Tuesday, January 12, 2010

The Children of Cyberspace: Old Fogies by Their 20s

Via NYTimes.com -

My 2-year-old daughter surprised me recently with two words: “Daddy’s book.” She was holding my Kindle electronic reader.

Here is a child only beginning to talk, revealing that the seeds of the next generation gap have already been planted. She has identified the Kindle as a substitute for words printed on physical pages. I own the device and am still not completely sold on the idea.

My daughter’s worldview and life will be shaped in very deliberate ways by technologies like the Kindle and the new magical high-tech gadgets coming out this year — Google’s Nexus One phone and Apple’s impending tablet among them. She’ll know nothing other than a world with digital books, Skype video chats with faraway relatives, and toddler-friendly video games on the iPhone. She’ll see the world a lot differently from her parents.

But these are also technology tools that children even 10 years older did not grow up with, and I’ve begun to think that my daughter’s generation will also be utterly unlike those that preceded it.

Researchers are exploring this notion too. They theorize that the ever-accelerating pace of technological change may be minting a series of mini-generation gaps, with each group of children uniquely influenced by the tech tools available in their formative stages of development.

“People two, three or four years apart are having completely different experiences with technology,” said Lee Rainie, director of the Pew Research Center’s Internet and American Life Project. “College students scratch their heads at what their high school siblings are doing, and they scratch their heads at their younger siblings. It has sped up generational differences.”

One obvious result is that younger generations are going to have some very peculiar and unique expectations about the world. My friend’s 3-year-old, for example, has become so accustomed to her father’s multitouch iPhone screen that she approaches laptops by swiping her fingers across the screen, expecting a reaction.

And after my 4-year-old niece received the very hot Zhou-Zhou pet hamster for Christmas, I pointed out that the toy was essentially a robot, with some basic obstacle avoidance skills. She replied matter-of-factly: “It’s not a robot. It’s a pet.”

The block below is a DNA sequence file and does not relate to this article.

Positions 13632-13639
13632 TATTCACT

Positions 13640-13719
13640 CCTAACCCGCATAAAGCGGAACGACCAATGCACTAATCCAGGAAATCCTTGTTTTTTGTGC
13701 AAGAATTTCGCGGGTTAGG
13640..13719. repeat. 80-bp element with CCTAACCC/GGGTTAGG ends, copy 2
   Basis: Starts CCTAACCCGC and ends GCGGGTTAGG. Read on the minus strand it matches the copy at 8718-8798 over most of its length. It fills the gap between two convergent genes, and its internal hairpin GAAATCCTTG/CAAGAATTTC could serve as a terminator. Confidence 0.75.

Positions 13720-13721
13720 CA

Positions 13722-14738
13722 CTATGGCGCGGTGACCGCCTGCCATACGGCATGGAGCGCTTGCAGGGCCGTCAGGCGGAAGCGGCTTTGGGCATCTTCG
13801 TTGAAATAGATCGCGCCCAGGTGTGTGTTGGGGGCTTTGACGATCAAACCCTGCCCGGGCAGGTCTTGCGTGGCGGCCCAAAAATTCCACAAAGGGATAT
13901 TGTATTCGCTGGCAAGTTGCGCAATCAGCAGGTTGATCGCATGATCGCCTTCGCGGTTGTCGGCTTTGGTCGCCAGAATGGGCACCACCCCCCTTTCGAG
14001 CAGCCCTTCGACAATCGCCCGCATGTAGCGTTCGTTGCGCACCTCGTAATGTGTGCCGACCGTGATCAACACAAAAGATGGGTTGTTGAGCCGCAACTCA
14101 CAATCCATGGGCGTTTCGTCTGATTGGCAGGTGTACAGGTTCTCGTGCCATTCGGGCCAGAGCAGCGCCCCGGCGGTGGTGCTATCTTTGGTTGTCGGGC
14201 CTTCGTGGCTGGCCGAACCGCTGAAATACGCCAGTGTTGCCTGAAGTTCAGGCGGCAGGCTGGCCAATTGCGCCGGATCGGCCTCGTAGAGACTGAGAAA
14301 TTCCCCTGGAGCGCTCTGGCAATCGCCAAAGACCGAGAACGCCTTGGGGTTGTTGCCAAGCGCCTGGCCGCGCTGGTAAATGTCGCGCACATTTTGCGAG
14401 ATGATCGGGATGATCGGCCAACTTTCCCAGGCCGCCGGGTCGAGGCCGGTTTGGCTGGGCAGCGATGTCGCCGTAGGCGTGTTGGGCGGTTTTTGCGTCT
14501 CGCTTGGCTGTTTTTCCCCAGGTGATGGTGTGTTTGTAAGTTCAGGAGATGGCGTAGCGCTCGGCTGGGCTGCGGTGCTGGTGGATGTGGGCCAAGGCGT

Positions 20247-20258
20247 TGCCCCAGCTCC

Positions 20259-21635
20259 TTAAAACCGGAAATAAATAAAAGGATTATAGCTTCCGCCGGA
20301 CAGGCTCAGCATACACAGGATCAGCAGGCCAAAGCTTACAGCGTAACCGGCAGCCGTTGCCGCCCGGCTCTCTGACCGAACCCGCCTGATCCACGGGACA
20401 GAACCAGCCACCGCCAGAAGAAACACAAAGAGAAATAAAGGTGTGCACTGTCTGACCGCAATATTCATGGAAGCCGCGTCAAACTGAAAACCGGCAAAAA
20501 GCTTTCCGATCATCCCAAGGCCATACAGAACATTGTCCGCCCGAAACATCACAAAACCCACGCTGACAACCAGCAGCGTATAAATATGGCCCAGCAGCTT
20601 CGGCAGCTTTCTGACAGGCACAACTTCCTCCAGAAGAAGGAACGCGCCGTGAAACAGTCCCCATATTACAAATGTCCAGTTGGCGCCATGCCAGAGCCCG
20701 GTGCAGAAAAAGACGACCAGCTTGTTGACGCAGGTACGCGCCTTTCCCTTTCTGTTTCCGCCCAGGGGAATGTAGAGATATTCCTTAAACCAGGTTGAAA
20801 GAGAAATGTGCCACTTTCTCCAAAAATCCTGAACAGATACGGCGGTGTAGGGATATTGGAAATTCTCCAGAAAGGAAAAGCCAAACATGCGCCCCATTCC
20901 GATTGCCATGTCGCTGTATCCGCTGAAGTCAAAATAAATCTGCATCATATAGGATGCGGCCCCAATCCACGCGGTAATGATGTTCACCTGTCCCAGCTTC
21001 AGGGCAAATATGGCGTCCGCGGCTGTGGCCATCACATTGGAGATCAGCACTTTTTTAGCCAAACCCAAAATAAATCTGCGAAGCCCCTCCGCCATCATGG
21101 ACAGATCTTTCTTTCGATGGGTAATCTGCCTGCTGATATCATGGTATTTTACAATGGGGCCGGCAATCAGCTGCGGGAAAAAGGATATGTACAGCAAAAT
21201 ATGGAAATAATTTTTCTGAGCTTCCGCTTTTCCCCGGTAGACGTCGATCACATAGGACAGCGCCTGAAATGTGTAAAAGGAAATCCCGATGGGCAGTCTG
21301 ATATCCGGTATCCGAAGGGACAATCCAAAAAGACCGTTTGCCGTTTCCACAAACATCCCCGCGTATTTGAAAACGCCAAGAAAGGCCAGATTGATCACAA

These mini-generation gaps are most visible in the communication and entertainment choices made by different age groups. According to a survey last year by Pew, teenagers are more likely to send instant messages than slightly older 20-somethings (68 percent versus 59 percent) and to play online games (78 percent versus 50 percent).


The boom of kid-focused virtual worlds and online games like Club Penguin and Moshi Monsters especially intrigues Mizuko Ito, a cultural anthropologist and associate researcher at the University of California Humanities Research Institute.

Dr. Ito said that children who play these games would see less of a distinction between their online friends and real friends; virtually socializing might be just as fulfilling as a Friday night party. And they would be more likely to participate actively in their own entertainment, clicking at the keyboard instead of leaning back on the couch.

That could give them the potential to be more creative than older generations — and perhaps make them a more challenging target for corporate marketers. “It’s certainly no longer true that kids are just blindly consuming what commercial culture has to offer,” Dr. Ito said.

Another bubbling intra-generational gap, as any modern parent knows, is that younger children tend to be ever more artful multitaskers. Studies performed by Dr. Rosen at Cal State show that 16- to 18-year-olds perform seven tasks, on average, in their free time — like texting on the phone, sending instant messages and checking Facebook while sitting in front of the television.

People in their early 20s can handle only six, Dr. Rosen found, and those in their 30s perform about five and a half.

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